A hearty breakfast and back to the boozer for the tail end of a masterclass by members of the QCBA Quartet. Using Hubbard’s Little Sunflower, first Jill on clarinet and then Morgan, back with his violin, joined the keyboardist to show improvisation techniques they’d learned.
Closing the weekend, the Matt Holborn Quartet, another Gypsy outfit bookending the weekend after Emma and James on Friday, and it wasn’t lost on Matt that, with Gary Potters’ solo guitar, Gypsy Jazz had been a recurring theme of the festival.
I missed a lot of their set at Burton Agnis and was determined to give them proper respect this time out. Two sets including Djangology, Minor Blues, I Can’t Give You Anything But Love and Are You In The Mood? The simultaneous soloing of Matt’s phenomenal fiddle and one of the Bens on Avalon was the high point for me
With Simon Reed singing along like that other great bass player Charles Mingus, and the Bens Dansig and Mallen doing Reinhardt proud on guitars, the Hot Club de Bar Tat, complete with Sunday diners, gave the festival a rousing finale, generous-spirited Matt, on his twenty-eighth birthday, inviting Morgan Marshall, half his age, to join him for renditions of Summertime and All of Me.   
Good enough to bear comparison with the various North East Gypsy Swing Bands? Absolutely!
All in all a great little festival which isn’t reliant on the weather, is easy to get to, easy to find your way around and easy to park, all of which makes for a stress-free weekend. Oh, and some fantastic music too.
A change of venue would be good, or at least some way to facilitate the drinking of alcohol, but it just meant I had to binge drink during breaks and risk missing the start of sets; something I’m far less OCD about than I used to be.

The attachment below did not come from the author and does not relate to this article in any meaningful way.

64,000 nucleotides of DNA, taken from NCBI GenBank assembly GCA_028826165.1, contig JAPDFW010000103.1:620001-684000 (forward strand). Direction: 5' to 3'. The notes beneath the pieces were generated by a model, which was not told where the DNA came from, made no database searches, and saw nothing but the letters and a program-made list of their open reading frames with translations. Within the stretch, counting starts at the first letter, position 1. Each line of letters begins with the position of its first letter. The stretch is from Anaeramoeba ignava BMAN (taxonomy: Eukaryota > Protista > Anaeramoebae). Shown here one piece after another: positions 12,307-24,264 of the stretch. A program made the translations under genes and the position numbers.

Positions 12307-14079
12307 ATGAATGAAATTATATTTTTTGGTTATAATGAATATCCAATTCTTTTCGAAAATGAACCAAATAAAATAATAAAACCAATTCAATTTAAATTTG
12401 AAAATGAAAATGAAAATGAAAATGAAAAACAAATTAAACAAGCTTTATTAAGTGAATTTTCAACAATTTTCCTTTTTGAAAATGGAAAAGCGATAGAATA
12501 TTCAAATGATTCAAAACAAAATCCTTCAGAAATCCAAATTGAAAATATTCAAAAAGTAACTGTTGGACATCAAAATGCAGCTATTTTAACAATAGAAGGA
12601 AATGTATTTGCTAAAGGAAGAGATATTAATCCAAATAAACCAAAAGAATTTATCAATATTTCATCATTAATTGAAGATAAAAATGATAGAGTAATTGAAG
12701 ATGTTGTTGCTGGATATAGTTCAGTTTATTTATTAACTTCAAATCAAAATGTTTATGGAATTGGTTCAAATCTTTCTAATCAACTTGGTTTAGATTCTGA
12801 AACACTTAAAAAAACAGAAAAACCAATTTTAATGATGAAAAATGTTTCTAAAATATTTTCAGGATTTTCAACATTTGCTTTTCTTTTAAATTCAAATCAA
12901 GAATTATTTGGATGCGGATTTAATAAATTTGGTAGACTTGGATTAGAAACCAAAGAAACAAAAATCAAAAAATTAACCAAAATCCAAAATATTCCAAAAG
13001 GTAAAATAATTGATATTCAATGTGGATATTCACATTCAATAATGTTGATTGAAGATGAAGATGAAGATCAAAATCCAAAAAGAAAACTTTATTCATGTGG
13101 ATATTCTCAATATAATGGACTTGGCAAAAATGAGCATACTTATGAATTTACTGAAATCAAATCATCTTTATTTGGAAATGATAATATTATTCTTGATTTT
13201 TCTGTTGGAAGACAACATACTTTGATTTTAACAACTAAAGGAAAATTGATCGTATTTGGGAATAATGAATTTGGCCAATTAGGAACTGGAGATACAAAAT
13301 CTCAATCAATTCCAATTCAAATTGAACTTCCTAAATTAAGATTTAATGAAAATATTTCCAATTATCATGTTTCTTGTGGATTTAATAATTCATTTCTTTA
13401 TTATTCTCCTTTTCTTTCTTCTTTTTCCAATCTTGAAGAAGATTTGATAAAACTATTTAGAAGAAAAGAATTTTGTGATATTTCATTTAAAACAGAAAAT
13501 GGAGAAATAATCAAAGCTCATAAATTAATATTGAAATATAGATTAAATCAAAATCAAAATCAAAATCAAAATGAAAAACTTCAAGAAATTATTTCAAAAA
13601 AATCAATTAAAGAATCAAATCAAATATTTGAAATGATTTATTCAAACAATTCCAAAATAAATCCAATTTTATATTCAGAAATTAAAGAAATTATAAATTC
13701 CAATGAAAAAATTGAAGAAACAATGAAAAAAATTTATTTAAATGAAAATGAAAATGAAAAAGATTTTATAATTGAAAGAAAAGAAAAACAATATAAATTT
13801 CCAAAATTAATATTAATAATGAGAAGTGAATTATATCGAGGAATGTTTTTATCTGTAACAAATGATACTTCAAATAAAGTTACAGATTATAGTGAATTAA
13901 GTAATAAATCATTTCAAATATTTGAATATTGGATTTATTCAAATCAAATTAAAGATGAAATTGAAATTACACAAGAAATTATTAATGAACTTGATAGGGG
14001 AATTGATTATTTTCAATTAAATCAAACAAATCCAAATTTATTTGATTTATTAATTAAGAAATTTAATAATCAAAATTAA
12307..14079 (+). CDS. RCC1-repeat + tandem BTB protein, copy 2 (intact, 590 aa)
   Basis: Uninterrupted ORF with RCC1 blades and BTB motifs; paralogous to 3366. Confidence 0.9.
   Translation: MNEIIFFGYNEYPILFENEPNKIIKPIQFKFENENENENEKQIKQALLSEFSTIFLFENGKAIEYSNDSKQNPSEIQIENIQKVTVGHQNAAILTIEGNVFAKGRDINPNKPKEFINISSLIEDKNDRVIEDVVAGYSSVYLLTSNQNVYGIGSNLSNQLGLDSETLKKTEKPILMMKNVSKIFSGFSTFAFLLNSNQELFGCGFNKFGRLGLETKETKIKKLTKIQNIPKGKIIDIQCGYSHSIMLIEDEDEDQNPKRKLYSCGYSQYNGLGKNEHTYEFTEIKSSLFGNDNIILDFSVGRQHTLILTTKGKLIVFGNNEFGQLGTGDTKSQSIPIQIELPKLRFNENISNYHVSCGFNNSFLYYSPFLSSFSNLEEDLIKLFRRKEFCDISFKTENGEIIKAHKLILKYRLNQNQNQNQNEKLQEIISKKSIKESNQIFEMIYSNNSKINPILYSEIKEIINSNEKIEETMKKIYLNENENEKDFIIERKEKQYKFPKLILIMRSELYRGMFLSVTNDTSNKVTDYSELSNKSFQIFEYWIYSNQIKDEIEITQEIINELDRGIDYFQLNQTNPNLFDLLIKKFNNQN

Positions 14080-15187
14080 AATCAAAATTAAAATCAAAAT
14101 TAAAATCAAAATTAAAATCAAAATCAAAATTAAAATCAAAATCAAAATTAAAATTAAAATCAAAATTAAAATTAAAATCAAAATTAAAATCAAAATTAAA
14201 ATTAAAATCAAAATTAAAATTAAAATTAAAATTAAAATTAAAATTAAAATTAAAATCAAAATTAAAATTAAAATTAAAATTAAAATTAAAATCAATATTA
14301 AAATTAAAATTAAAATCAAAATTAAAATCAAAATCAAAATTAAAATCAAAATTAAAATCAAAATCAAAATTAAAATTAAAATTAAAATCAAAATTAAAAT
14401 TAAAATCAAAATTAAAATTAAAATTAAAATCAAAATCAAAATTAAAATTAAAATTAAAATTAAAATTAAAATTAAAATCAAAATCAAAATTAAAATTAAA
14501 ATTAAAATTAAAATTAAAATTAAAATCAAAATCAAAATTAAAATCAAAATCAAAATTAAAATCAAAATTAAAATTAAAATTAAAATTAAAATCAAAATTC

It deserves to be far better supported and I’m confident it will grow year upon year, not least because of the commitment, enthusiasm and dedication of the organiser Mark Beirne- Smith who seems to do the whole thing almost single handed, and I’m grateful to him for the way he looked after us throughout the weekend.
Steve Tulip.

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Bebop Spoken Here -- Here, being the north-east of England -- centred in the blues heartland of Newcastle and reaching down to the Tees Delta and looking upwards to the Land of the Kilt.
Not a very original title, I know; not even an accurate one as my taste, whilst centred around the music of Bird and Diz, extends in many directions and I listen to everything from King Oliver to Chick Corea and beyond. Not forgetting the Great American Songbook the contents of which has provided the inspiration for much great jazz and quality popular singing for round about a century.
The idea of this blog is for you to share your thoughts and pass on your comments on discs, gigs, jazz - music in general. If you've been to a gig/concert or heard a CD that knocked you sideways please share your views with us. Tell us about your favourites, your memories, your dislikes.
Lance (Who wishes it to be known that he is not responsible for postings other than his own and that he's not always responsible for them.)
Contact: lanceliddle@gmail.com I look forward to hearing from you.